Israel has one of the highest household broadband penetration rates in the world. Market competition is fierce, both between cable and DSL infrastructures and between ISPs. Competition is also fierce between Bezeq’s satellite TV subsidiary YES and cable TV operator HOT. Israel’s very high broadband penetration rate provides great potential for triple play and digital media market developments and competitors are manoeuvring for position.
Bezeq commercially launched an NGN in September 2009. It had 374,000 subscribers connected to the network at end-2009 and 580,000 by early May 2010 (around 25% of Israeli households). Bezeq plans to make the NGN available to approximately 50% of Israeli households by end-2010 and 90% of households by end-2012. The network is ‘fibre to the curb’ and allows for an up to 50MB bandwidth offering.
Licensed WiMAX operators are beginning to make inroads into the Jordanian broadband market, with over 17% market share of the small broadband market by late 2009. Jordan is an important base for regional digital media and Internet companies and seems to be particularly successful in breeding viable start-up companies. Whilst Dubai is home to the regional HQs of more established companies, Jordan’s cheaper operational costs, relatively open economy and pool of talent favour younger companies. The best known of these is the Maktoob Group. In August 2009, the Maktob.com portal, with its news, financial information and social networking services, was bought by Yahoo!, at a purchase price variously reported as being between US$75 and US$85 million. Services have been co-branded as ‘Yahoo! Maktoob’.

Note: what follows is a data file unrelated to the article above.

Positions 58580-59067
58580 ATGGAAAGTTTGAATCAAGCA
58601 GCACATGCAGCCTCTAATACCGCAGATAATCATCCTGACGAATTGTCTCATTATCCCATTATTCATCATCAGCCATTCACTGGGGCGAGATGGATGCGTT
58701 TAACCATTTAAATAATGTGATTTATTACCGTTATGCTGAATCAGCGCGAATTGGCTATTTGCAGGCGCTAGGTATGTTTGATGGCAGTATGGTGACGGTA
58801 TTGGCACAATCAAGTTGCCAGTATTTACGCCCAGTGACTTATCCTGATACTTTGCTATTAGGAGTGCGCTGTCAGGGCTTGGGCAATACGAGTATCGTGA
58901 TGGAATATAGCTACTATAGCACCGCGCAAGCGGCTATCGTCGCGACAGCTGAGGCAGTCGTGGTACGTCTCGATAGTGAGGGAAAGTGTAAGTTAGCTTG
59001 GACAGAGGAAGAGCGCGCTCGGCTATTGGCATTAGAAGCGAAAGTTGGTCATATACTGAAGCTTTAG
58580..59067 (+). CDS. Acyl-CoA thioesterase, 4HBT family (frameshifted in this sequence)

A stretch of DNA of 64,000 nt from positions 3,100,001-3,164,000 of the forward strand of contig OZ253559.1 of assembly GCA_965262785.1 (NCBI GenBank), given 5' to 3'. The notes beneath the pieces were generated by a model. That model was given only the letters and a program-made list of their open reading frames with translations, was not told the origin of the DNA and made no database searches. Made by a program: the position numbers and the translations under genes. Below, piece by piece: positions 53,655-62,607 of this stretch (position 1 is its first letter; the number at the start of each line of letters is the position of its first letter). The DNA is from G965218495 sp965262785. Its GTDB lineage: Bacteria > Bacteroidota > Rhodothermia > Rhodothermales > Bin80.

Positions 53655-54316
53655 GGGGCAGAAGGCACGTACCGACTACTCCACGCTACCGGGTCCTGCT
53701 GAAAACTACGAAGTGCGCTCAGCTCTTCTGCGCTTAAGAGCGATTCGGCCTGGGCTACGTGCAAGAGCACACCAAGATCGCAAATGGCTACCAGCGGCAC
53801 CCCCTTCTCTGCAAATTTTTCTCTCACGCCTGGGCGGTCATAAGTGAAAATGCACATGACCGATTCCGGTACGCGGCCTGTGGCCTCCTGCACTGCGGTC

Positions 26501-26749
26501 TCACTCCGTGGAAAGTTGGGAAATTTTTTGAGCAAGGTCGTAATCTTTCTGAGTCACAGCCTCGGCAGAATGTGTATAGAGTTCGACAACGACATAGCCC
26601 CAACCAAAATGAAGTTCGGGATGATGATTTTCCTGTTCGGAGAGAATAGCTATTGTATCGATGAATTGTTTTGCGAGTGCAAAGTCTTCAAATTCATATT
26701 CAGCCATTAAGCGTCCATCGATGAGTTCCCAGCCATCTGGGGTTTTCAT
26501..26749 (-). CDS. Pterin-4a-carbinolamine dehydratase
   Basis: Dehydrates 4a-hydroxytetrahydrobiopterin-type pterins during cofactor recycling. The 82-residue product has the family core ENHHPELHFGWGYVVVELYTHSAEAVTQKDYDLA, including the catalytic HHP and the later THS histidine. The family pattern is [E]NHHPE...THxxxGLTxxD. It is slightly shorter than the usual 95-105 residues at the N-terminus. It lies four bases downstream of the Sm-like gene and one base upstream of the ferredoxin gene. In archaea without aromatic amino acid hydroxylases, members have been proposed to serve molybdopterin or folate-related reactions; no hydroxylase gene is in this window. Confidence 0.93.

The broadband market has been slow to grow in Saudi Arabia. Penetration rates for both fixed lines and ADSL are very low for the level of development, only partly due to large household sizes. This has provided fertile ground for the development of mobile and wireless broadband services, with alternative operator Mobily claiming to have the busiest HSPA network in the world.
Whilst few Middle East media companies are based in Saudi Arabia, most of the larger ones are Saudi owned, including the most watched FTA channel MBC, two out of the three regional satellite pay TV operators, and TV and digital media company Rotana.
Incumbent UAE telco Etisalat and alternative operator du are vying to offer faster broadband packages over a mixture of ADSL, mobile broadband and FttH in a market that already has one of the highest broadband penetration rates in the Middle East. Etisalat’s FttH project, known as ‘eLite’, is being completed in phases. The first batch of Abu Dhabi subscribers received last mile FttH access in January 2008. By end-2009 Etisalat claimed to have completed 60% of the network. It expected to make Abu Dhabi “the first capital city in the world with 100% fibre deployment” by 2010 and at end-2009 had completed the roll-out for 85% of Abu Dhabi households. Completion of the entire national network is expected by 2011 at a total cost of AED5 billion.
Etisalat is building the network as a commercial decision, to enable its customers “to enjoy multiple high bandwidth applications such as IPTV and online gaming in an integrated single interface for landline, Internet and television-based services, providing a truly converged digital home experience”.
UAE governments, at both federal and emirate level, have been very interventionist, with programs to encourage computer and Internet use. Government policy has also included encouragement for media, IT and Internet related businesses and Dubai has become a regional centre for the industry. Around 25% of the region’s large DTH satellite TV industry is headquartered in the UAE.
Data in this report is the latest available at the time of preparation and may not be for the current year.